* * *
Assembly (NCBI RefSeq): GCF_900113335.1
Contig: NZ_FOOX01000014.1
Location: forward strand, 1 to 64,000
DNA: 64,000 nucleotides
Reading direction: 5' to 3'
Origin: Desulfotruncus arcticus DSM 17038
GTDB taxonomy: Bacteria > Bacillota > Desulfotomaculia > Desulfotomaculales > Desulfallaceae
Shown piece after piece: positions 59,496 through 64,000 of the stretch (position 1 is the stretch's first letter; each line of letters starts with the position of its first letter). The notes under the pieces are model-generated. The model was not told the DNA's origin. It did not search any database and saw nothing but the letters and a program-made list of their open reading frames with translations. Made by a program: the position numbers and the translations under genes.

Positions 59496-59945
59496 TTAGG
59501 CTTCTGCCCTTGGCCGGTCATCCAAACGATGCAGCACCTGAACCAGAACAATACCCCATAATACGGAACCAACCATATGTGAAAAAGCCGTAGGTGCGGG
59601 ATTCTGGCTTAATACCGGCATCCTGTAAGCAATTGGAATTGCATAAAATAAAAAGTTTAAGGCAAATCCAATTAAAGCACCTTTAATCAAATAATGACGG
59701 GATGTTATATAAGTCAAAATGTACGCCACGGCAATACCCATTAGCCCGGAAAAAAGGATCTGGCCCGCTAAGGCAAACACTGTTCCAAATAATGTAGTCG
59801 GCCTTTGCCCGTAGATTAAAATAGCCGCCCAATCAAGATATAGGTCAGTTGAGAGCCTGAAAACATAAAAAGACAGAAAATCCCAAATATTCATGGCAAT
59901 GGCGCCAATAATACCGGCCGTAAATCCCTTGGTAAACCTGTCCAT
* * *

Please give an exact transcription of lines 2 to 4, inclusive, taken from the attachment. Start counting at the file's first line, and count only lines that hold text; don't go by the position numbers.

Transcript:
Contig: NZ_FOOX01000014.1
Location: forward strand, 1 to 64,000
DNA: 64,000 nucleotides